The unmodified image
The modified image

We then processed the image in ImageJ, which automatically identified and annotated key areas of the photo.

Finally, ImageJ, using custom settings, outputs an analysis that highlights how some of the elements on the image are identical.

For example, it found that elements 1 and 4 as well ass 7 and 11 are identical.

Unfortunately, ImageJ is rather complicated to use and requires you to have at least a basic-to-intermediate understanding of digital photography.

Fortunately, there are some resources to help you learn how to use and interpret ImageJ, at least as a starting point:

Overall, ImageJ is quite technical and difficult to use, so learning to use it is a skill all of its own.

4.      Foto Forensics | Browser | Free

Link: Foto Forensics

Foto Forensics is similar to Forensically, but its only fake image detection algorithm is Error Level Analysis, while Forensically has multiple .

Still, it’s a completely free tool and it works great if you want to cross reference with Forensically.

5.      FakeImageDetector.Com | Browser | Free

Link: FakeImageDetector

This site is an AI powered tool that tries to detect fake, modified or AI generated images.

In my experience, the accuracy is so-so:

That being said, the site can help in detecting photos that are made by AI image generators or other computer generated images.

6.      JPEGSnoop | Desktop | Free

Link: JPEGSnoop

JPEGSnoop is a free Windows program designed to perform image forensics, which makes it similar to Forensically and Foto Forensics.

Besides image forensics, JPEGSnoop can also be used to assess the quality of images, locate errors, determine what editing program was used to alter the photo, etc.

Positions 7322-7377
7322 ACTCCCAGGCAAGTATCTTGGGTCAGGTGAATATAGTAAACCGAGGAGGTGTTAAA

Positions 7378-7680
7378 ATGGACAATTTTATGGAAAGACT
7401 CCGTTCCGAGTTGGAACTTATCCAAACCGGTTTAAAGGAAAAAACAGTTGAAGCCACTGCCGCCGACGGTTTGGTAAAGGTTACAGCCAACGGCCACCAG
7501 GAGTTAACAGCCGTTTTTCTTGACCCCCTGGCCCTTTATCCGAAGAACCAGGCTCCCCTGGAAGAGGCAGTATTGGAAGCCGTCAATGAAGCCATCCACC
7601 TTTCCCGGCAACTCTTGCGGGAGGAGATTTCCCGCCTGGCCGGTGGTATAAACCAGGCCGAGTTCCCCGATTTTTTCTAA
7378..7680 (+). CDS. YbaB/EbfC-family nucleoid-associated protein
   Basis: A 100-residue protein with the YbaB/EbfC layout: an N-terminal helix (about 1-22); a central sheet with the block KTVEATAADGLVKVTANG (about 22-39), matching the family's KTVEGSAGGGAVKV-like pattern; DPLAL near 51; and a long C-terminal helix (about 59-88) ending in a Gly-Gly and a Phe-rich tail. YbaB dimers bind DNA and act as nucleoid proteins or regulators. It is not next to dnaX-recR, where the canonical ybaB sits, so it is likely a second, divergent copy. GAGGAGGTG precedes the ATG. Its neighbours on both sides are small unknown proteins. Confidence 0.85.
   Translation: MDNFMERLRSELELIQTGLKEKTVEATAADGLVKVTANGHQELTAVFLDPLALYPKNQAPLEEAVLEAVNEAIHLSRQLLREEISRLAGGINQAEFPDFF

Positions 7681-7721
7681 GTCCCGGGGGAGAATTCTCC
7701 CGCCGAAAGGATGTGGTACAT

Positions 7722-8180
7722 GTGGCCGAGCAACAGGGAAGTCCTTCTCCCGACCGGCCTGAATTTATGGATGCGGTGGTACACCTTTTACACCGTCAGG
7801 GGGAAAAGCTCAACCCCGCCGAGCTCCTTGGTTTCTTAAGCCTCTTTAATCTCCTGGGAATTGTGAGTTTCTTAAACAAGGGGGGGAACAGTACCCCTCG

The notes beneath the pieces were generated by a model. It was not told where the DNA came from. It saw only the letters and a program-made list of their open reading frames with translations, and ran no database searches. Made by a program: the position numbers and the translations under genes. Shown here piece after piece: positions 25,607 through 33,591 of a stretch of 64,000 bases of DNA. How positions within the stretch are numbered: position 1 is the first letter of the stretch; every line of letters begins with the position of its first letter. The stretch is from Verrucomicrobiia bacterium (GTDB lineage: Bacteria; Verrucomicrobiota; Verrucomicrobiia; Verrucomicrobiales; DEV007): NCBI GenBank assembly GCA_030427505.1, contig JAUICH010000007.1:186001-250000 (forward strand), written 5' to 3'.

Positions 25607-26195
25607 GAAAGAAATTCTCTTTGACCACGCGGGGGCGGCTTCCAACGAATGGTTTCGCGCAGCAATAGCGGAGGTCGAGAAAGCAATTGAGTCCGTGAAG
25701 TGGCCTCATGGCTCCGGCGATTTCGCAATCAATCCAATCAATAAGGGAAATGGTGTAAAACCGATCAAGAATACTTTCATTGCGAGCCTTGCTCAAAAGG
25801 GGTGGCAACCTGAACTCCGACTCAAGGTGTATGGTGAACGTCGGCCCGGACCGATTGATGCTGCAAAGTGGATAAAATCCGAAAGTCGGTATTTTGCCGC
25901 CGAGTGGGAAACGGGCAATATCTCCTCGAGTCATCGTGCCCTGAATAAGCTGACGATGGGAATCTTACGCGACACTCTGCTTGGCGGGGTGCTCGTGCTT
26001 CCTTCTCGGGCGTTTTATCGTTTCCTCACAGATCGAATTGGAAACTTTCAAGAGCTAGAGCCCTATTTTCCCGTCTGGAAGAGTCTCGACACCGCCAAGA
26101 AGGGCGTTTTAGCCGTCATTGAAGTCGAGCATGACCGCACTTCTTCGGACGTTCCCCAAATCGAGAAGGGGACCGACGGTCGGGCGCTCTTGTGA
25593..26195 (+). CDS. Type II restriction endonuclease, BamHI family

What makes JPEGSnoop more useful than either Forensically Beta and Foto Forensics is that JPEGSnoop divides images into four classes, where Class 1 means a photo was 100% modified, while Class 4 means a photo is “probably” original.

Overall, if you’re a technical person and know how to read detailed photo information, then JPEGSnoop is probably the best free forensics tool.

7.      Amped Authenticate | Desktop | Paid

Link: Amped Authenticate

Amped Authenticate is part of a forensics software suite that is specifically designed to identify modified images.

Besides ELA, Amped Authenticate also uses other methods to identify fake images, such as:

  • Geometrical Analysis of lights, shadows and perspective which can reveal an image is possible or not.
  • Camera Identification. Every camera produces a unique and distinctive type of noise, like a fingerprint, and this program can identify the camera based on this unique noise pattern.
  • Algorithmic Analysis. Through its own proprietary algorithms, it can identify suspicious pixel patterns that suggest a photo was manipulated.

Amped Authenticate is a paid program, and an expensive one at that, so it is more likely limited to corporate customers.

8.      Online EXIF Viewer | Browser | Free

Link: Online Exif Viewer

Every single image on the Internet has a set of information parameters attached to it called EXIF data.

Certain EXIF data parameters can help you figure out if an image is genuine, modified or completely fake, such as:

  • When the photo was taken.
  • When the photo was modified.
  • What device took the photo.

For example, the EXIF data below tells you an image was modified because the DateTime and DateTimeOriginal are different, meaning the photo was at some point modified.

  • Software: the specific photo editing program that modified the photo.
  • DateTime: the time when the final version of the photo was made.
  • DateTimeOriginal / DateTimeDigitized: the time when the original non-modified photo was created.